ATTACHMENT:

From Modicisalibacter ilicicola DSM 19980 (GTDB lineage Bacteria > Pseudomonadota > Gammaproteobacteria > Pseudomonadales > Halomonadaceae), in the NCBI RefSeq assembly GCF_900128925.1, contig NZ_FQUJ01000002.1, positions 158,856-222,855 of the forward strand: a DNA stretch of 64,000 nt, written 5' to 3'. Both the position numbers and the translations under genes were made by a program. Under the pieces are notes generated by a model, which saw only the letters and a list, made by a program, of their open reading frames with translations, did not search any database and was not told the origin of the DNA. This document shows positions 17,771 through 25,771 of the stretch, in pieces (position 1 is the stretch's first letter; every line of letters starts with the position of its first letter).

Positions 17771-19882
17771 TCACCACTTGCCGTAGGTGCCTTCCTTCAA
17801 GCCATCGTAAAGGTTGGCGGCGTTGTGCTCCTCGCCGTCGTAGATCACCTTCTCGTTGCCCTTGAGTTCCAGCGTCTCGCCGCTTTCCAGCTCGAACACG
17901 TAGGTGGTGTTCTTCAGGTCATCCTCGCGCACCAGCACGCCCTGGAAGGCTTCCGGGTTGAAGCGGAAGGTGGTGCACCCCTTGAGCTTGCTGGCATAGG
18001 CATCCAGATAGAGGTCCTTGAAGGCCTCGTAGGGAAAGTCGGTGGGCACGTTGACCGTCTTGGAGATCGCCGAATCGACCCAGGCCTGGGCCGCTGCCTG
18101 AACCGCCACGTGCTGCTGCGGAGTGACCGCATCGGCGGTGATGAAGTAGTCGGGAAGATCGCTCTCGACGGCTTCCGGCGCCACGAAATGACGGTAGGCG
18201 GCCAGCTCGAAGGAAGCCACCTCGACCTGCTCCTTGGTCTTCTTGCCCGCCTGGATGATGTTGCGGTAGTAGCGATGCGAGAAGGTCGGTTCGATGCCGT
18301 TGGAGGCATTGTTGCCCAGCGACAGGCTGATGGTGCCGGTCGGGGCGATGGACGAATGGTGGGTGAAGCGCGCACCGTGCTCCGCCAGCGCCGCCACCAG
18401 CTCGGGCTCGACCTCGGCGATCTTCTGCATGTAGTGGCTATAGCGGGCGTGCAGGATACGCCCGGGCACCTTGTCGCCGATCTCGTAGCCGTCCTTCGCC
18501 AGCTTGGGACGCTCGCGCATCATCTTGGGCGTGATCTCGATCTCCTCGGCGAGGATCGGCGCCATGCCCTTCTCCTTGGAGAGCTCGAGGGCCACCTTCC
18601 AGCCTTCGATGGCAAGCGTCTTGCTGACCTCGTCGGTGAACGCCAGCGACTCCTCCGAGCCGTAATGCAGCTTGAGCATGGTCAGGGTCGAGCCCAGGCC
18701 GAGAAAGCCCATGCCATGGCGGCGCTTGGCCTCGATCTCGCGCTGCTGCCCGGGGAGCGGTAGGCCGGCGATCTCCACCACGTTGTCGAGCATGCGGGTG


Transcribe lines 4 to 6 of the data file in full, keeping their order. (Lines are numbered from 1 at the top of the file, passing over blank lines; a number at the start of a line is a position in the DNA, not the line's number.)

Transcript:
17801 GCCATCGTAAAGGTTGGCGGCGTTGTGCTCCTCGCCGTCGTAGATCACCTTCTCGTTGCCCTTGAGTTCCAGCGTCTCGCCGCTTTCCAGCTCGAACACG
17901 TAGGTGGTGTTCTTCAGGTCATCCTCGCGCACCAGCACGCCCTGGAAGGCTTCCGGGTTGAAGCGGAAGGTGGTGCACCCCTTGAGCTTGCTGGCATAGG
18001 CATCCAGATAGAGGTCCTTGAAGGCCTCGTAGGGAAAGTCGGTGGGCACGTTGACCGTCTTGGAGATCGCCGAATCGACCCAGGCCTGGGCCGCTGCCTG